He said he thought the time has come for both countries to leave behind everything that has disturbed their relations during the past period, and revealed that after resuming the work of the embassy in Tripoli, it will be followed by the opening of the General Consulate in Benghazi, which will work to develop cooperation between the two countries in all fields at a rapid pace.

Mitsotakis said perhaps developments in recent decades have reduced bilateral economic relations, but in fact the presence of Greek businessmen in Libya has never stopped and with the stability of the political situation in the country, this interest will increase in activity.

He revealed he had discussed with Aldabaiba the prospects for bilateral cooperation in several sectors such as energy, construction, maritime transport, health and security, but there are other areas where we can do more such as tourism, education and culture.

Mitsotakis said Greece’s priority is the complete return of cooperation in the field of energy, which can be expanded to include renewable energy sources and electrical interconnection projects, where distinct opportunities emerge in public and private investment, but also there is a traditional link between us, which is defence and security.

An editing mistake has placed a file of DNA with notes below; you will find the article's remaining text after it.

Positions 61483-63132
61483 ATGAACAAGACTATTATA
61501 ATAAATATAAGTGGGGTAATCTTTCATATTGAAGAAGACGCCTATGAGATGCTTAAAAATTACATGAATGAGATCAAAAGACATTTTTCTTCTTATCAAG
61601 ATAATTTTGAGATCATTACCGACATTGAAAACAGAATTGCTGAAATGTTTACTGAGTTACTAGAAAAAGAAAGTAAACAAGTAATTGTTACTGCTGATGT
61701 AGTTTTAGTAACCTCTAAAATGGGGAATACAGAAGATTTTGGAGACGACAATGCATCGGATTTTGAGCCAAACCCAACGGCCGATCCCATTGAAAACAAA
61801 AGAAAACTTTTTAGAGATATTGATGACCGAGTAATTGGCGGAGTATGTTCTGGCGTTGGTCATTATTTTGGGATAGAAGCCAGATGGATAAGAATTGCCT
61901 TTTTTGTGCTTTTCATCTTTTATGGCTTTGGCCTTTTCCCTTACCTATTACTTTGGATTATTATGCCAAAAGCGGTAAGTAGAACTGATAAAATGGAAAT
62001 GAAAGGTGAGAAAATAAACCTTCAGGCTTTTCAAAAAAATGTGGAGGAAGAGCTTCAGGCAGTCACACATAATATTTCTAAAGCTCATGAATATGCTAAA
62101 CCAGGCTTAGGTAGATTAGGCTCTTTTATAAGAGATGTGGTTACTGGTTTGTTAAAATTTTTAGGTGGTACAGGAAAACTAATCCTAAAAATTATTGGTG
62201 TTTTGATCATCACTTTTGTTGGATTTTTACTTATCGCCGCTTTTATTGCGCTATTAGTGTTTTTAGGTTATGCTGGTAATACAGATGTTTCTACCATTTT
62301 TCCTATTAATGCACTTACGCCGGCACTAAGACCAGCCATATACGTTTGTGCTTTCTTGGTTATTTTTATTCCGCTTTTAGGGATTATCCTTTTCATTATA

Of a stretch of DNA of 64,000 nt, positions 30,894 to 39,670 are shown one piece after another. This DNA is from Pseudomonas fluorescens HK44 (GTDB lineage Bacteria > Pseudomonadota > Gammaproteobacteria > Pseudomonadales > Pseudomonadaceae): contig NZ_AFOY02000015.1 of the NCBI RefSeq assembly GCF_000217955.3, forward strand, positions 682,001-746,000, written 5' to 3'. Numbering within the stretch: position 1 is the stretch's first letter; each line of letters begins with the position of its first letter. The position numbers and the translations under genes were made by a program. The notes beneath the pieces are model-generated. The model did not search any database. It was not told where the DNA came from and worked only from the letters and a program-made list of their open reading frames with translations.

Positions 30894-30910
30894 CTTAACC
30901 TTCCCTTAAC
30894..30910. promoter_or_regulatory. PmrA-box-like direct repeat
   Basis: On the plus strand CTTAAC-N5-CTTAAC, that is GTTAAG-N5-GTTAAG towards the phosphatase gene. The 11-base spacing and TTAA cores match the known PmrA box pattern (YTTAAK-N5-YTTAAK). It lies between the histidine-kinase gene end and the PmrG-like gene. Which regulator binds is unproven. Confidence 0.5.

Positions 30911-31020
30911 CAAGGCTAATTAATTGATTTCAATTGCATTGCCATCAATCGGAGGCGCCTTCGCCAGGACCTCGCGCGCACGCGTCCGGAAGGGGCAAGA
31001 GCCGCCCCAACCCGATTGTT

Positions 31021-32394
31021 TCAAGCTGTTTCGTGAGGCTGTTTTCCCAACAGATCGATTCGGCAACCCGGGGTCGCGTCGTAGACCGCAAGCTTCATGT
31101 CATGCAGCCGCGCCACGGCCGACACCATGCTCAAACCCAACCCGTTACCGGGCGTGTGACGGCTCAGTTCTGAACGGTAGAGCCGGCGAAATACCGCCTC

Defence cooperation

He revealed that more than 280 Libyan officers have graduated from the Greek Armed Forces colleges and are currently training in the Maritime Deterrence Centre, elements of the Libyan Coast Guard forces, and it is of great geopolitical importance as Libya’s coastguard plays a role in preventing the flow of immigration, so this bilateral cooperation is well rooted and has a future.

Agreements must have legal force (with Turkey)

Mitsotakis said the basis for new relations must be based on frankness and inclination for dialogue, and in particular faith in the principles of international legitimacy, and this means that by writing the new page in relations, the mistakes of the previous relations will be erased.

All foreign forces must leave Libya

He said he would like to be clear of the condition for all foreign forces to leave Libya as Aldabaiba had demanded. He said all European countries will certainly cancel documents that were presented on the basis that they are agreements between countries, but do not possess any legal force, as explicitly stipulated by the European Council.

Mitsotakis highlighted that today is characterized by a strong European character, as after the visit of the President of the European Council and the Prime Ministers of your closest neighbours, Italy and Malta, they made correct agreements for the maritime borders.

Friends of Libya are next to Libya and not far from it. The nearest European spot is Gavdos, and my hometown is the island of Crete, because geography defines the framework of bilateral relations and not the artificial lines that some draw on maps.

He said that the two countries can cooperate together to demarcate the borders between them and to continue dialogue always on the basis of mutual respect for international law and friendly countries always.